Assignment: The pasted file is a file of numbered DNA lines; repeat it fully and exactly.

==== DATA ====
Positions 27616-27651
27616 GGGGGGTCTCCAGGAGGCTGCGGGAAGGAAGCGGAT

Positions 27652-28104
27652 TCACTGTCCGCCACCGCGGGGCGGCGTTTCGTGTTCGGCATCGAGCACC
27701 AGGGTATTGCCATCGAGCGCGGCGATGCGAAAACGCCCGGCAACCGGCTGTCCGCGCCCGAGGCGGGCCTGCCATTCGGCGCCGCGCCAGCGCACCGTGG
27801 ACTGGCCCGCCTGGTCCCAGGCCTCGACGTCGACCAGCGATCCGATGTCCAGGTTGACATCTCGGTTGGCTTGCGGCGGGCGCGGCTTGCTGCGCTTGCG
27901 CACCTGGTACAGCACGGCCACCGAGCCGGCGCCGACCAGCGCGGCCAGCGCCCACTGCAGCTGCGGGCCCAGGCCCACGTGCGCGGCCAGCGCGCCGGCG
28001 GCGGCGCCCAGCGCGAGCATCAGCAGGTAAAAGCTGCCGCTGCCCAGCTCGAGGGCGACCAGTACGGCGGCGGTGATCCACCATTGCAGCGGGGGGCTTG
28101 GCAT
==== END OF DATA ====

Positions 27616-27651
27616 GGGGGGTCTCCAGGAGGCTGCGGGAAGGAAGCGGAT

Positions 27652-28104
27652 TCACTGTCCGCCACCGCGGGGCGGCGTTTCGTGTTCGGCATCGAGCACC
27701 AGGGTATTGCCATCGAGCGCGGCGATGCGAAAACGCCCGGCAACCGGCTGTCCGCGCCCGAGGCGGGCCTGCCATTCGGCGCCGCGCCAGCGCACCGTGG
27801 ACTGGCCCGCCTGGTCCCAGGCCTCGACGTCGACCAGCGATCCGATGTCCAGGTTGACATCTCGGTTGGCTTGCGGCGGGCGCGGCTTGCTGCGCTTGCG
27901 CACCTGGTACAGCACGGCCACCGAGCCGGCGCCGACCAGCGCGGCCAGCGCCCACTGCAGCTGCGGGCCCAGGCCCACGTGCGCGGCCAGCGCGCCGGCG
28001 GCGGCGCCCAGCGCGAGCATCAGCAGGTAAAAGCTGCCGCTGCCCAGCTCGAGGGCGACCAGTACGGCGGCGGTGATCCACCATTGCAGCGGGGGGCTTG
28101 GCAT